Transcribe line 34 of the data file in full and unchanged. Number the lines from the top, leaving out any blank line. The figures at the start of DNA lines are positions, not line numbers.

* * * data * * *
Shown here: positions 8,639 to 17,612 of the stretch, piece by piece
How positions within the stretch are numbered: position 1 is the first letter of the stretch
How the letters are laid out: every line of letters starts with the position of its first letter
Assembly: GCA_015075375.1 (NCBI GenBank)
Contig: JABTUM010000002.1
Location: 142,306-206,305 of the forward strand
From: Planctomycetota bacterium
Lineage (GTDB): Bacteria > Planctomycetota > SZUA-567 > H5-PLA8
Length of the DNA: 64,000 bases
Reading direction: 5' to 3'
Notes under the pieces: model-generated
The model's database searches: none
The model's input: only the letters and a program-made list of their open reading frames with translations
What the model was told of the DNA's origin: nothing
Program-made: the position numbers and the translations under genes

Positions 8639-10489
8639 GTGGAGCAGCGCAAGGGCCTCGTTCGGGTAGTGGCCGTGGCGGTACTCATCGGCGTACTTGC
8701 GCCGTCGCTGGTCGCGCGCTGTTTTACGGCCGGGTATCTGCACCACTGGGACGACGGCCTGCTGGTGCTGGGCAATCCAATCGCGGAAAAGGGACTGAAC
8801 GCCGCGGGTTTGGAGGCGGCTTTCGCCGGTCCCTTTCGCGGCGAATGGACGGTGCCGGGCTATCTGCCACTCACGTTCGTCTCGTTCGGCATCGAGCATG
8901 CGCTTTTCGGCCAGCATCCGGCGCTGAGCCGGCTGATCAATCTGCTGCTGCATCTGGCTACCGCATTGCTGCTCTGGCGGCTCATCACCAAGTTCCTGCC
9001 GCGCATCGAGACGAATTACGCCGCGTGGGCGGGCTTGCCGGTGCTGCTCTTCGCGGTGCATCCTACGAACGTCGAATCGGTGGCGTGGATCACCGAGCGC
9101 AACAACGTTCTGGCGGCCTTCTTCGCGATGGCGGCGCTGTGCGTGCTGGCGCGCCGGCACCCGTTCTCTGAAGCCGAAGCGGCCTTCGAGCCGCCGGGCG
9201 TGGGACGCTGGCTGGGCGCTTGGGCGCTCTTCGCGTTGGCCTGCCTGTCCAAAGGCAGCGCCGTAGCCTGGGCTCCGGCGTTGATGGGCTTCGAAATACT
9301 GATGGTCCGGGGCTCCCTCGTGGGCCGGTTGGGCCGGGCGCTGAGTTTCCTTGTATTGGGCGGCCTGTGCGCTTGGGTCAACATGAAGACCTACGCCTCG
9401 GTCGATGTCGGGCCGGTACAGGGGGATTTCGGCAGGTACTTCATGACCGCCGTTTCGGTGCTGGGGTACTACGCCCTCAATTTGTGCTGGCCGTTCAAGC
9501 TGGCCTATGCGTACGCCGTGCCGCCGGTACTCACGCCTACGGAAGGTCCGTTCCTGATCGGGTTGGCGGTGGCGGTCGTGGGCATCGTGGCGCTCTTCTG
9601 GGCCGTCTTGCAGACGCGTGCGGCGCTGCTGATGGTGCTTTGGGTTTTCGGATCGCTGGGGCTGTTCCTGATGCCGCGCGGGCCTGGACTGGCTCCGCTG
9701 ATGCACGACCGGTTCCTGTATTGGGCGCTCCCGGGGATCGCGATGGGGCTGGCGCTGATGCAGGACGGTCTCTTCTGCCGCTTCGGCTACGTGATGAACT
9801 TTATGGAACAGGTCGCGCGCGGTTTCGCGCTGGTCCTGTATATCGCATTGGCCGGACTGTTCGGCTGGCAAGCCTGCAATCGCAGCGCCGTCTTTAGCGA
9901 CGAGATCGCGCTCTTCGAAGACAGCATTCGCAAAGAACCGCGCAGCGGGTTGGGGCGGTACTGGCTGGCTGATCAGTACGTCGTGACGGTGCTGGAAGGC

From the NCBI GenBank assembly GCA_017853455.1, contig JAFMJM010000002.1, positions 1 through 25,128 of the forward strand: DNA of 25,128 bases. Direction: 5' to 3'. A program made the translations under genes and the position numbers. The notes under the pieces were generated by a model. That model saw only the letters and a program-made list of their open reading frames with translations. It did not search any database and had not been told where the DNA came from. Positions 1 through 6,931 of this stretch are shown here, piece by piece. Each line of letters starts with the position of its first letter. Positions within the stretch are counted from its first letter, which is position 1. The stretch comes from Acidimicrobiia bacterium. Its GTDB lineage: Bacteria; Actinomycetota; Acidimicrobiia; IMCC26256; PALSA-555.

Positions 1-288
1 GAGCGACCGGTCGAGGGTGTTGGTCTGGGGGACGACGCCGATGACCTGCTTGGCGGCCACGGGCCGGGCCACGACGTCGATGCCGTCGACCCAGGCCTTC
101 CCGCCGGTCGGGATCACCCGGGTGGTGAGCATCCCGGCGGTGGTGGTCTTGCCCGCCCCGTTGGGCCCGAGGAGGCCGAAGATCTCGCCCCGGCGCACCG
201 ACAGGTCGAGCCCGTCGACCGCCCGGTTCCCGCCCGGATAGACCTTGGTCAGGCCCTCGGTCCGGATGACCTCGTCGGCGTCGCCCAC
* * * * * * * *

101 CCGCCGGTCGGGATCACCCGGGTGGTGAGCATCCCGGCGGTGGTGGTCTTGCCCGCCCCGTTGGGCCCGAGGAGGCCGAAGATCTCGCCCCGGCGCACCG